PM weighs in on NSW outbreak
There is no need for alarm despite a COVID-19 outbreak in New South Wales growing to five cases, Scott Morrison says.
NSW Premier Gladys Berejiklian has called on anyone with symptoms to undergo testing, after health authorities confirmed another three COVID-19 cases in Sydney's northern beaches.
The revelation followed three infections confirmed on Wednesday, including the state's first cases of community transmission in a fortnight.
But the Prime Minister said on Thursday there was no need for alarm, as the state government had conditioned NSW residents to respond "conscientiously" to outbreaks.
"New South Wales is the gold standard. I don't spend too much time worrying about New South Wales, because they've demonstrated why I don't have to," he said.
"New South Wales is very conscientious, the people of New South Wales are also very conscientious. They respond quickly and responsibly.
"By doing that, they not only keep the rest of New South Wales safe, but also the rest of the country."
Victorian health officials travelled to New South Wales in September to take pointers on the state's contact tracing system.
The Victorian outbreak put federal and state co-operation under the microscope, with competing claims over whether the federal government offered Victoria support from Australian Defence Force personnel.
But Mr Morrison insisted there was a "seamless partnership" between the NSW and federal governments, including discussions on potential ADF support.
Treasurer Josh Frydenberg delivered the Mid-Year Economic and Fiscal Outlook (MYEFO) update on Thursday, which showed better figures than feared at the height of the pandemic.
Mr Morrison said without New South Wales remaining open throughout the crisis, Australia would not have seen a surprise 3.3 per cent GDP rebound in the September quarter.
"New South Wales' ability to stand and remain open during the COVID-19 crisis of 2020 had an immeasurable benefit to the national economy. Where other states faulted, New South Wales stood very strong," he said.
"Had the New South Wales economy not remained open in 2020, we would not be seeing the strength of the recovery in the comeback we announced."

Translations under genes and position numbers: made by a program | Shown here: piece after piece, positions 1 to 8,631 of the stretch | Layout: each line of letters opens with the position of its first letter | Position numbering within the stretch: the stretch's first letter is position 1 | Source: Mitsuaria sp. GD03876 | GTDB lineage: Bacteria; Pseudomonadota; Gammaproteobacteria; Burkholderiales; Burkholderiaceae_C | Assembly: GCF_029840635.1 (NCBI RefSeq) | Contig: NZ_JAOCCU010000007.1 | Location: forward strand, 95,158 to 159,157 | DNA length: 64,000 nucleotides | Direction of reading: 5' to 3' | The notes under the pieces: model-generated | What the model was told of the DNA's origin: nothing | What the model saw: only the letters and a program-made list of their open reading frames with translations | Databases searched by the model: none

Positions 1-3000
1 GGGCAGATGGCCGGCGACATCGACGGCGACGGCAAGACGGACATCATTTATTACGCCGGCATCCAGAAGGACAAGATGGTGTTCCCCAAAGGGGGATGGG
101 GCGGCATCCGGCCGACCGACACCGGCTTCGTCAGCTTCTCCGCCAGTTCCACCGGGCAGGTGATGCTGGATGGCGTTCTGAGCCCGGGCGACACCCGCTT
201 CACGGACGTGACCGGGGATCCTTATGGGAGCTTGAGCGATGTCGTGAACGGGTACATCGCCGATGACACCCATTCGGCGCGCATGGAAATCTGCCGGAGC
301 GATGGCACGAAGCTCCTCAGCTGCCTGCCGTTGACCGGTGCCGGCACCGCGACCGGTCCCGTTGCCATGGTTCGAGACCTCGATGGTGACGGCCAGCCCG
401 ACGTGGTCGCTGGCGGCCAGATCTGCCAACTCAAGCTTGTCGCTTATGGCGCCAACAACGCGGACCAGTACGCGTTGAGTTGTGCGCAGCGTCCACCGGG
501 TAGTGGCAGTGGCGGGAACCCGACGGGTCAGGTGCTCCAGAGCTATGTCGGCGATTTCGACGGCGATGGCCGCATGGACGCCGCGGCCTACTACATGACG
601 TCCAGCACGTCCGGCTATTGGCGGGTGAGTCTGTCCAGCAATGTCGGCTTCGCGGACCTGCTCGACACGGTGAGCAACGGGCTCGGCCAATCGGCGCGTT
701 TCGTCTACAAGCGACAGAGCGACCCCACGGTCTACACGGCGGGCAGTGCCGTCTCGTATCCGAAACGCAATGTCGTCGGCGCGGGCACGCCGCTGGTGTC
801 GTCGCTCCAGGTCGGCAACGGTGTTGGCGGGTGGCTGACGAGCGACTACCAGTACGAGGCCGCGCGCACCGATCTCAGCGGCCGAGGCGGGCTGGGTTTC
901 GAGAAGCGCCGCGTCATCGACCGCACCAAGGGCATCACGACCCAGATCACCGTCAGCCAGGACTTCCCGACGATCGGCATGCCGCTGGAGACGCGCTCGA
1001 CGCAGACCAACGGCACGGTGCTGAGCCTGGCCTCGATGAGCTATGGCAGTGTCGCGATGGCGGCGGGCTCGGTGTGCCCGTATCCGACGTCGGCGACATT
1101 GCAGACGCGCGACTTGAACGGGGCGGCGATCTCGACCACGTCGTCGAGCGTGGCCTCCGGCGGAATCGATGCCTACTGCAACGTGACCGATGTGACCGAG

Mr Morrison made the comments while unveiling a completed upgrade to the Pacific Highway, where he was joined by Ms Berejiklian and Deputy Prime Michael McCormack.
He said the $15b project, which completed 657 kilometres of highway along the New South Wales North Coast, was the culmination of 30 years of hard work.
"The Pacific Highway has so many sad stories, tragic, terrible stories. Horrible bus crashes, terrible accidents. Families going away for Christmas holidays or Easter holidays and it ending in terrible tragedy," he said.
"I remember watching it on the news when I was younger and … saying, 'Somebody needs to do something about this, this has to be fixed'. Well, it's fixed."
Mr McCormack said it was a landmark day for communities along the NSW North Coast.
"The Pacific Highway is more than a road to them - it is part of their story, connecting them to the rest of Australia and each other," he said.
"More than 40,000 people, including many locals, have worked directly on this project over 24 years. They should be proud that they have helped deliver safer, faster and more reliable journeys to millions of motorists every year."
But Labor infrastructure spokeswoman Catherine King accused Mr Morrison of declaring "premature victory", saying Coffs Harbour was still waiting for a bypass along the route.
"The job isn't done until it's done. Rather than patting himself on the back, the PM needs to get back to work, build the Coffs Harbour Bypass and finish this essential project properly," she said.
Originally published as PM weighs in on NSW outbreak